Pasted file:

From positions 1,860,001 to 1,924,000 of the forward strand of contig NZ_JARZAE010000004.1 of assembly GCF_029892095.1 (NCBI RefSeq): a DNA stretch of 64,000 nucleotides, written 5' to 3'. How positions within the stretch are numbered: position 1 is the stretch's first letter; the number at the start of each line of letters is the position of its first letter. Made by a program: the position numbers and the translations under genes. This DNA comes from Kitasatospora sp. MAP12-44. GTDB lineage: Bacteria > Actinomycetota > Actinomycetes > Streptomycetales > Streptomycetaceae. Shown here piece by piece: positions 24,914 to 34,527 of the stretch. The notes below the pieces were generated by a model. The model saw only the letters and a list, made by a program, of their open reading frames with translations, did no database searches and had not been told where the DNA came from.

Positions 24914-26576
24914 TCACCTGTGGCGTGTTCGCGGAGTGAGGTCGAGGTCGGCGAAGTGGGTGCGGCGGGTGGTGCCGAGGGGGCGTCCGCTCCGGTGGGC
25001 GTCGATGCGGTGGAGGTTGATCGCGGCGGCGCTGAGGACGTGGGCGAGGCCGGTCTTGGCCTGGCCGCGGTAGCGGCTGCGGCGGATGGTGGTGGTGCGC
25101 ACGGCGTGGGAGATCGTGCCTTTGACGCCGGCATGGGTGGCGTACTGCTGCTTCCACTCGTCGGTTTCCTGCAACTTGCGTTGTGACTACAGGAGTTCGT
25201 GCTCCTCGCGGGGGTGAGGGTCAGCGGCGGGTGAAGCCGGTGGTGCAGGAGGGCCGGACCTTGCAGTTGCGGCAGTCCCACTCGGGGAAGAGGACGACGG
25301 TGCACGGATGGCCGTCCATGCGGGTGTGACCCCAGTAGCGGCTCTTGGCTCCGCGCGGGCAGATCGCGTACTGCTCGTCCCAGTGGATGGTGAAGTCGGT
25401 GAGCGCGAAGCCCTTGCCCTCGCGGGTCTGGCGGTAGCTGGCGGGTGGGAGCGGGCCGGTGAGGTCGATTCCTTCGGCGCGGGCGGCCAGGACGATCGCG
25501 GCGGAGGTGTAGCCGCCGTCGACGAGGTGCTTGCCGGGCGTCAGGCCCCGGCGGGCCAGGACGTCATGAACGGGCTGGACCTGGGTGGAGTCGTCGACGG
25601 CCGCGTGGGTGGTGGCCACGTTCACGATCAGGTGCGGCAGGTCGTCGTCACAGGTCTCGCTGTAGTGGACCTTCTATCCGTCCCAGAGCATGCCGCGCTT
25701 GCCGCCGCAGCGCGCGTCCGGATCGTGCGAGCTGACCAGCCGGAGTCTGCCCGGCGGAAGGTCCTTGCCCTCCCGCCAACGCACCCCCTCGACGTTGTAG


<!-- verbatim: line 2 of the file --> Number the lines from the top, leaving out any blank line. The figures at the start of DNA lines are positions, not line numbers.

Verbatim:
Positions 24914-26576